Making connections to help children
Initiative involves several Dal research groups across disciplines
Billy Comeau - April 11, 2012
While it may feel as though some of the most extreme challenges faced by youth are always “a world away,” the sad truth is those challenges are a shared reality for far too many young people in every corner of the globe.
Dalhousie’s Michael Ungar would like to see that come to an end.
The professor of social work, co-director or the Resilience Research Centre and former clinician is the scientific director of a new Government of Canada Network Centre of Excellence – Knowledge Mobilization (NCE-KM) Initiative, called the Children and Youth in Challenging Contexts (CYCC) Network.
The $1.6 million network has global reach, and will help bring together knowledge from organizations around the world to better understand how to help CYCCs.
At Dalhousie alone, Dr. Ungar is working with Shelly Whitman, director of the Child Soldiers Initiative; David Black, director Centre for Foreign Policy Studies; and Patrick McGrath, lead investigator of the Centre for Research on Family Health, which operates the Strongest Families program at the IWK Health Centre.
“Our groups had complementary interests in CYCCs, but the way we approach those groups is different,” says Dr. Ungar. “We noticed we all had access to innovative practices that helped kids, but that knowledge wasn’t necessarily shared.”
Together they secured an NCE-KM grant and have started building the network to include upwards of 50 similar organizations around the world to share and communicate knowledge and best practices.
Getting groups to talk and share
“A child’s psychological and social problems are not caused simply by something inside them – they’re shaped by the social context they live in and their social determinants of health,” explains Dr. Ungar. “It’s just so senseless more isn’t being done for these children and youth. The more we can address the needs of CYCCs, the more we can understand how to intervene and see a social benefit as they grow up.”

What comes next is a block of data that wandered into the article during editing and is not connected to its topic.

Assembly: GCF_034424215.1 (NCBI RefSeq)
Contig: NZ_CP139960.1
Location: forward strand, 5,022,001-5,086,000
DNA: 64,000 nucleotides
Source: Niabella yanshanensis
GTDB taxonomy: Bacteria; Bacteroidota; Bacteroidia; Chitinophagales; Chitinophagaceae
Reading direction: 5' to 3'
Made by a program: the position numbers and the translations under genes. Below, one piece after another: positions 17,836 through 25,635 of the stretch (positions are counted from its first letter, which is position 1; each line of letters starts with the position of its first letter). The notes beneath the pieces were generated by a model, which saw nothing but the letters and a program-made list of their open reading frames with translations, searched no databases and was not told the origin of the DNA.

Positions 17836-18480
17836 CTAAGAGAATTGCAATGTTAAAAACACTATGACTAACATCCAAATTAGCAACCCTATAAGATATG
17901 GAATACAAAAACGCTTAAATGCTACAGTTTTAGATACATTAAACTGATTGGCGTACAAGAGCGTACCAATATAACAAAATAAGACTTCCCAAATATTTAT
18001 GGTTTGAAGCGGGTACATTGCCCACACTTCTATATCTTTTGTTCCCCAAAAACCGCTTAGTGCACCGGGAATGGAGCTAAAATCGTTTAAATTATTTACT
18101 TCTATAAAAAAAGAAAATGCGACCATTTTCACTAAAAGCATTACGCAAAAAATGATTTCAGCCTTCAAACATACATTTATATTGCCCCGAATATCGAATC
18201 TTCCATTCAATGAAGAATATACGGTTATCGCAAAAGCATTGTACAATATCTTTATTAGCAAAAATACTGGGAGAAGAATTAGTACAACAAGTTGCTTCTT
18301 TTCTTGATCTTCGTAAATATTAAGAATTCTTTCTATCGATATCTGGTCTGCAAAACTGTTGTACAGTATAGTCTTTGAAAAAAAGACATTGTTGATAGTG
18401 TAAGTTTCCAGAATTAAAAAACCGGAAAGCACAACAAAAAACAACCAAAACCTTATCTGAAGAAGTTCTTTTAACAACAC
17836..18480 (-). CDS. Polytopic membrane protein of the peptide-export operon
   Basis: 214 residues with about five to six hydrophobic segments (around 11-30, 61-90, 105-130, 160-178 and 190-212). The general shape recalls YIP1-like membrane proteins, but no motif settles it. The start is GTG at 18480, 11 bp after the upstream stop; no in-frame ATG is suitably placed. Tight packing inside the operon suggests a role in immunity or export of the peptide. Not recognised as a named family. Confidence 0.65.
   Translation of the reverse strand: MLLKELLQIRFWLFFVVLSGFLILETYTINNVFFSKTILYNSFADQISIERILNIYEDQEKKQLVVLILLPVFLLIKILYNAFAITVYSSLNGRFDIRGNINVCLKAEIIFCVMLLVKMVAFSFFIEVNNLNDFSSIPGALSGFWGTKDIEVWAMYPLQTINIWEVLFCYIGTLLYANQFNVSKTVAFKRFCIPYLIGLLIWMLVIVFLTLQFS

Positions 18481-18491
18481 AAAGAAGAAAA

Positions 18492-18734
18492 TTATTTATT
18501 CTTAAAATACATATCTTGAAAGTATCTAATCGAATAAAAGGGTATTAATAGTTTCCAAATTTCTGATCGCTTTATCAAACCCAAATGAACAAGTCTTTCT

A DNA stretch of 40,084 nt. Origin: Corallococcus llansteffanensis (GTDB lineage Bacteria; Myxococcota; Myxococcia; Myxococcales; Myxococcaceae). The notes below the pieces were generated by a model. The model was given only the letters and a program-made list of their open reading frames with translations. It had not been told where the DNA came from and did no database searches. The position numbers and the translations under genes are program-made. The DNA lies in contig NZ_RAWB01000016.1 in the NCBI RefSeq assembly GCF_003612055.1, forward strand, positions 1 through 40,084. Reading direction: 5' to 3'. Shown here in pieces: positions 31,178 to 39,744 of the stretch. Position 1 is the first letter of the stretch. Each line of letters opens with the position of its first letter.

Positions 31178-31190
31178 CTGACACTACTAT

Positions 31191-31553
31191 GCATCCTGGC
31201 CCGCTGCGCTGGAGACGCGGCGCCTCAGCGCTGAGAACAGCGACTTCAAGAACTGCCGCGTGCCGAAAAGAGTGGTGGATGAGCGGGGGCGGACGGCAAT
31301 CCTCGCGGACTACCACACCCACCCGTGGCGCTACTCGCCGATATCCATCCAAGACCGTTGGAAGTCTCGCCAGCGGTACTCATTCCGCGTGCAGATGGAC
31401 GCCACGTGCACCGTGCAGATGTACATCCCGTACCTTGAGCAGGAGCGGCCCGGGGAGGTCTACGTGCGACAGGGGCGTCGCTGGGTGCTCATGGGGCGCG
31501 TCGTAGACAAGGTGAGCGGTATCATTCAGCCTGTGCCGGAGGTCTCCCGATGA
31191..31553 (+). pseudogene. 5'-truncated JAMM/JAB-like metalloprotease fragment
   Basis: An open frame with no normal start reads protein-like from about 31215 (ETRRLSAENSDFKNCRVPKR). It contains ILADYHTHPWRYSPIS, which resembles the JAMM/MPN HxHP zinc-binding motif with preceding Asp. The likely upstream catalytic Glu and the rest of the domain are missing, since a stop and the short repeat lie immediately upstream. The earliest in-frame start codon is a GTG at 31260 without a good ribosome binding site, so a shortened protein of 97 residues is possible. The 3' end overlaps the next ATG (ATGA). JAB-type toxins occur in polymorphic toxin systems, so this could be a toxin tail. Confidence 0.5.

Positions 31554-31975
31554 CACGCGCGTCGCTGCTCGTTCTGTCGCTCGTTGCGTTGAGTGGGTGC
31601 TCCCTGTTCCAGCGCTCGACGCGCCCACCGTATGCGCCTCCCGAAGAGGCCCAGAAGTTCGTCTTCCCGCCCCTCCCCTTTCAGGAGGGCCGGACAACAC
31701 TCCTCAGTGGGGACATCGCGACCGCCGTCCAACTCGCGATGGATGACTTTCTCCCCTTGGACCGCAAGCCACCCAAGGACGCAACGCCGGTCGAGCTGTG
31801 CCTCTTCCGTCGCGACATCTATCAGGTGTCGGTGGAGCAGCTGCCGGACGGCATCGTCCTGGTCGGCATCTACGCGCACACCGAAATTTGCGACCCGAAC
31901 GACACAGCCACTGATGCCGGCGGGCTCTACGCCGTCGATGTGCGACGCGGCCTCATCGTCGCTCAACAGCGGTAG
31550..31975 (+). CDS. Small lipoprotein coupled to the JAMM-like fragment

There are many similarities between children’s experiences around the world, and many different groups that work to support them: from large organizations like UNICEF and UNESCO to Dalhousie projects like the Resilience Research Centre and the Child Soldiers Initiative to even smaller local groups. The problem is these groups rarely talk to each other.
“There is incredible potential to share information, innovation and best practices across the network,” says Dr. Ungar. “Our job is to facilitate the connections, not just the gathering, but to pull knowledge up from communities and push it out. That’s where we need to get creative in employing our ideas.”
Getting knowledge shared globally is not an easy task for the NCE-KM.
“How do you convey knowledge and practices to remote communities where they don’t have the resources, capacity or support in these less formal settings?” asks Dr. Ungar. “There are groups working in various local communities who know how to take what they know naturally and embellish it in ways we haven’t thought of, so we need to harness the natural and practical knowledge of these groups. For example, similar art-based interventions are happening around the world and are working, but haven’t been verified scientifically. The network can help facilitate these conversations.”
Thinking long term
He hopes the network will help create some methodological innovation for the knowledge mobilization field and get communities and groups to adopt innovative approaches to helping CYCCs, making universities, NGOs and their outreach more relevant to communities where there’s not a lot of capacity to implement programming.
“We need to think long-term,” explains Dr. Ungar. “So much social policy right now isn’t being informed by good research and good thought, which is funny, considering how it’s funded.”
He points to his and two other recent NCE-KM grants going to projects focused on children and youth issues as a good step forward and good investment.
Dr. Ungar says he still feels like a clinician and community worker. “It’s nice to feel like you’re making the world a bit better. It might be naïve, but to me, it makes the world seem a little more whole. Besides, we don’t have a television show to make social work sexy. Our work will at least bring us some attention.”